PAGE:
Suddenly, oat-based beverages are everywhere — maybe even in your own cup of coffee this morning. Beverage producers of all kinds — from dairies to soft drinks manufacturers to start-ups — have taken note and are scrambling to get in on the act. But even after several years of exponential growth in key markets, industry experts suggest the popularity of oat drinks is just getting started. So how did we get here, and where are we headed?
The process of creating a beverage from milled oats was developed in the mid-1990s at Lund University in Sweden. It was the result of a study on lactose intolerance by food scientist Rickard Öste, who went on to found Oatly.
Fast forward to present day, and what began as an outlier in the dairy alternative space has become a bona fide juggernaut. Globally the market is projected to reach USD 6.8 billion by 2026, with a combined annual growth rate of 13.4%.i
The US and Vietnam have emerged among the top markets for oat-based beverages, as has Europe, with consumption of oat-based beverages increasing by 50% between 2019 and 2020. Sales the UK were up 40%, and in Germany by 102%. In the birthplace of what is commonly called oat milk, Sweden, sales rocketed by a massive 186%.ii
The broader plant-based beverage market — which includes soy, coconut, almond and rice-based products — continues to grow strongly, but it can’t keep up with oats. Oat beverages surged past soy in 2020 to become the most popular plant-based beverage in Europe, accounting for 36% of sales, against soy’s 30%.
Riccardo Trovato, strategy and category leader for plant-based products at Tetra Pak, says the oat beverage boom is unprecedented. He names three main factors driving the surge, with sustainability at the top of the list.
Referring to the Tetra Pak Trendipedia study of global consumer trends, Trovato says that consumers want to feel greater connection with their surroundings and view themselves as environmental and social guardians. And they increasingly expect the same attitudes from the brands behind the products they buy. “Compared to other plants, oats have a very good sustainability profile and this is why more companies and consumers are interested in it.”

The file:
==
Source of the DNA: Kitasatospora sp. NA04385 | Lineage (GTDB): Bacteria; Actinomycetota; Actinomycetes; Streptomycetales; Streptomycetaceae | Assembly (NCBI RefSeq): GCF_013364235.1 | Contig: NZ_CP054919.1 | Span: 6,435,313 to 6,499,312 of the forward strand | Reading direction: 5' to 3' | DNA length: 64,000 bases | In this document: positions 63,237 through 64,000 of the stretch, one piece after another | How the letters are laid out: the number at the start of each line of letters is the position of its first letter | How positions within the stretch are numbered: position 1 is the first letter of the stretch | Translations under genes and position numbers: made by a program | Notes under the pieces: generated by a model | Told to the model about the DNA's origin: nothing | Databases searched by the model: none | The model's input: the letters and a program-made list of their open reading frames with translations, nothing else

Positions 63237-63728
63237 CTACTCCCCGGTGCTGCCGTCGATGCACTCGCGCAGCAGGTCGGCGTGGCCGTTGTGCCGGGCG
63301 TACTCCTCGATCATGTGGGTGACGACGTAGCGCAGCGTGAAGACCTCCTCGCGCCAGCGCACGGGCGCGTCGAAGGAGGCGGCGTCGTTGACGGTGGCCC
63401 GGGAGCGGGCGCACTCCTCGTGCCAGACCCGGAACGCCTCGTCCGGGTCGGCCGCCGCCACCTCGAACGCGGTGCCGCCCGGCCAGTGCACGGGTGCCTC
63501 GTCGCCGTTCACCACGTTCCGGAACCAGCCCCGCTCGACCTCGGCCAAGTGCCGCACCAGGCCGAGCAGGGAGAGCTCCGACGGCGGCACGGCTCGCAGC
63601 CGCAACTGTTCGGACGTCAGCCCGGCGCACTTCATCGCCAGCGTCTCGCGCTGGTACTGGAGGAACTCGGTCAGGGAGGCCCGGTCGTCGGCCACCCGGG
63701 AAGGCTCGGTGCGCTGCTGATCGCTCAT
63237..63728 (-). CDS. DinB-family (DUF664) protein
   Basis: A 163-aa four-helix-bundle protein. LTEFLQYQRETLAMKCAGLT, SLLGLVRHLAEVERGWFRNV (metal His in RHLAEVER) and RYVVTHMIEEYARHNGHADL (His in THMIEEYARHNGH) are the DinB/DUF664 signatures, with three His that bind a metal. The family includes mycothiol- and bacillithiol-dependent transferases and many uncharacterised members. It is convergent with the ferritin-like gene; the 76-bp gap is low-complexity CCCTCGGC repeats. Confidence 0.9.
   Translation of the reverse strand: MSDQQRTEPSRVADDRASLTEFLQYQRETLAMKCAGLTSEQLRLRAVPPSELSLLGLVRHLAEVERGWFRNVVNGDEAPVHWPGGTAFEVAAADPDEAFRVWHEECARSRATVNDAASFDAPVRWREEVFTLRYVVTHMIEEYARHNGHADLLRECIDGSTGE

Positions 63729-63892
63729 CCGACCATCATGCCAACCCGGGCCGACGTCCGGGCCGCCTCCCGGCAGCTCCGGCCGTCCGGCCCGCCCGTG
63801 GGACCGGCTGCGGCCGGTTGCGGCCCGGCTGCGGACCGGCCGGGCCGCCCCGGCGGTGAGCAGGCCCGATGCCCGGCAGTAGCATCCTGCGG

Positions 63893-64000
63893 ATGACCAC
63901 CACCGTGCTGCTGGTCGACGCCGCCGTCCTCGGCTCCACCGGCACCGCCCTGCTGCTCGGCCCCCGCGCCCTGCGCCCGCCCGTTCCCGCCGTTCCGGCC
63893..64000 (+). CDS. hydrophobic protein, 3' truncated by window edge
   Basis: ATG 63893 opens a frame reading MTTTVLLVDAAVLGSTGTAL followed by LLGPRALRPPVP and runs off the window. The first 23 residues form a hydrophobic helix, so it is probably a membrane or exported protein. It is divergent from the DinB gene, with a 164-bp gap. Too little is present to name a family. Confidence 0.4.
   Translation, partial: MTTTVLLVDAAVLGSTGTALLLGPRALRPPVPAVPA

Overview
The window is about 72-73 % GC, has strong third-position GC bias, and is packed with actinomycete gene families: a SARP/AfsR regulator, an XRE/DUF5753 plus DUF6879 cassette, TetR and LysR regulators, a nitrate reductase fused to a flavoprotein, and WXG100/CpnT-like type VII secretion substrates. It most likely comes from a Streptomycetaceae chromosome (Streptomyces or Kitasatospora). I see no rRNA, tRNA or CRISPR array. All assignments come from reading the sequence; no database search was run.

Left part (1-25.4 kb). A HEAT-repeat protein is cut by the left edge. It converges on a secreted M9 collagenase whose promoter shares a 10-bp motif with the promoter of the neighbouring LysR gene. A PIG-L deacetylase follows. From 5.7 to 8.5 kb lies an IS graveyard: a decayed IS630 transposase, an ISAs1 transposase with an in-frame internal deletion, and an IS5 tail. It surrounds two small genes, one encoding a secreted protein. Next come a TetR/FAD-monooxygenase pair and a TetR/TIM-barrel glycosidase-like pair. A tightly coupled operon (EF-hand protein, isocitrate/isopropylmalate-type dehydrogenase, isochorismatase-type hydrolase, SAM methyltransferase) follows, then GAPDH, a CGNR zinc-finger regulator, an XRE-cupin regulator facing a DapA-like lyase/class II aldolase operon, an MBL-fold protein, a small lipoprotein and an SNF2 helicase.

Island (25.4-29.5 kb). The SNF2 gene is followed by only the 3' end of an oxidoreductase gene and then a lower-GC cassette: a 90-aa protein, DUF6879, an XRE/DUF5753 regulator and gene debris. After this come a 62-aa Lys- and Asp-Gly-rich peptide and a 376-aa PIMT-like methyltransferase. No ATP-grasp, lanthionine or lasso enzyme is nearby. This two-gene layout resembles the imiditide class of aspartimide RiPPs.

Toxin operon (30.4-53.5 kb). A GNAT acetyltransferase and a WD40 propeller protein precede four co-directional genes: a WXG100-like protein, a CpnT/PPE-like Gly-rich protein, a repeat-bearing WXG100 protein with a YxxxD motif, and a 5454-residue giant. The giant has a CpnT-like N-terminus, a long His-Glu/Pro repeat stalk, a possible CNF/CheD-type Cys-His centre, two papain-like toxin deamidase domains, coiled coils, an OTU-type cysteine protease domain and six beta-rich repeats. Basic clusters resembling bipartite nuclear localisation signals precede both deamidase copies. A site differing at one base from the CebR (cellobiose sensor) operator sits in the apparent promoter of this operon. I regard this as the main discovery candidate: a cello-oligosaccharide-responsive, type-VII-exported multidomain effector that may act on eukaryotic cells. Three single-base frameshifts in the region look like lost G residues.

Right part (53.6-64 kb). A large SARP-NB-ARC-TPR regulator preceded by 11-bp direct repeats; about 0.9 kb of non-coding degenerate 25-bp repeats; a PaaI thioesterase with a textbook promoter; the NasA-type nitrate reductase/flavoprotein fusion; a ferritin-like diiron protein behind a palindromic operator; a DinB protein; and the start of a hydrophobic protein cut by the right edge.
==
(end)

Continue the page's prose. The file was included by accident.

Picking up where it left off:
The second factor behind the oat-based boom is the fact that today’s consumers are increasingly choosing products that support their health and wellness goals. “Especially during the pandemic, consumers are looking for products that make them feel better,” Trovato says. “So we’re seeing a reduction in the consumption of sugary products, and an increase in the consumption of plant-based products, which are seen as being more healthy.”
Oat drinks are naturally high in fibre and fortified with nutrients such as calcium, potassium iodide, and vitamins D2, riboflavin and B12. Plant-based alternatives to dairy are especially important to lactose-intolerant consumers, who are increasingly choosing oat drinks over options made from almonds or soy.
Trovato says this shift towards oats comes down to another very important factor: taste. You can have the healthiest, most sustainable beverage — but if it doesn’t taste good, people won’t drink it. Oat drinks have the advantage of being naturally sweeter and creamier than other non-dairy alternatives.
“This is where oats are very strong,” Trovato says. “For many consumers, oat beverages taste better than most of the other plant-based products out there. Taste is the number-one factor for attracting new consumers.”
No company has attracted more new consumers to oat-based beverages than Oatly, which expanded to the United States in 2016. The company has used a quirky marketing campaign to build a fan base and attract high-profile investors, such as Oprah Winfrey and former Starbucks chief Howard Schulz.
So having come from nowhere to become a staple product on the supermarket shelves and coffee menus, what lies ahead for oat beverages? “There is still room for growth to continue, but of course we won’t see double-digits forever,” Trovato says. “After a while I expect we’ll see other products with new ingredients come in and slow down that growth.”
Some of those new products are likely to come from established dairy providers, which seem to be taking an “if you can’t beat ‘em, join ‘em” approach to oat drinks in hopes of clawing back market share from the plant-based upstarts.
Trovato says larger companies may be better positioned to capitalize on the oat-based beverage trend because of the challenges that come with new ingredients.
“Processing an oat is totally different from processing milk or processing a soybean,” he says. “You need to adapt your equipment and your knowledge to develop and market a new product.”
i Global Oat Milk Market By Source, By Packaging, By Product, By Application, By Region, Industry Analysis and Forecast, 2020 – 2026, February 2021
ii IRI/Nielsen/Kantar Q4 2020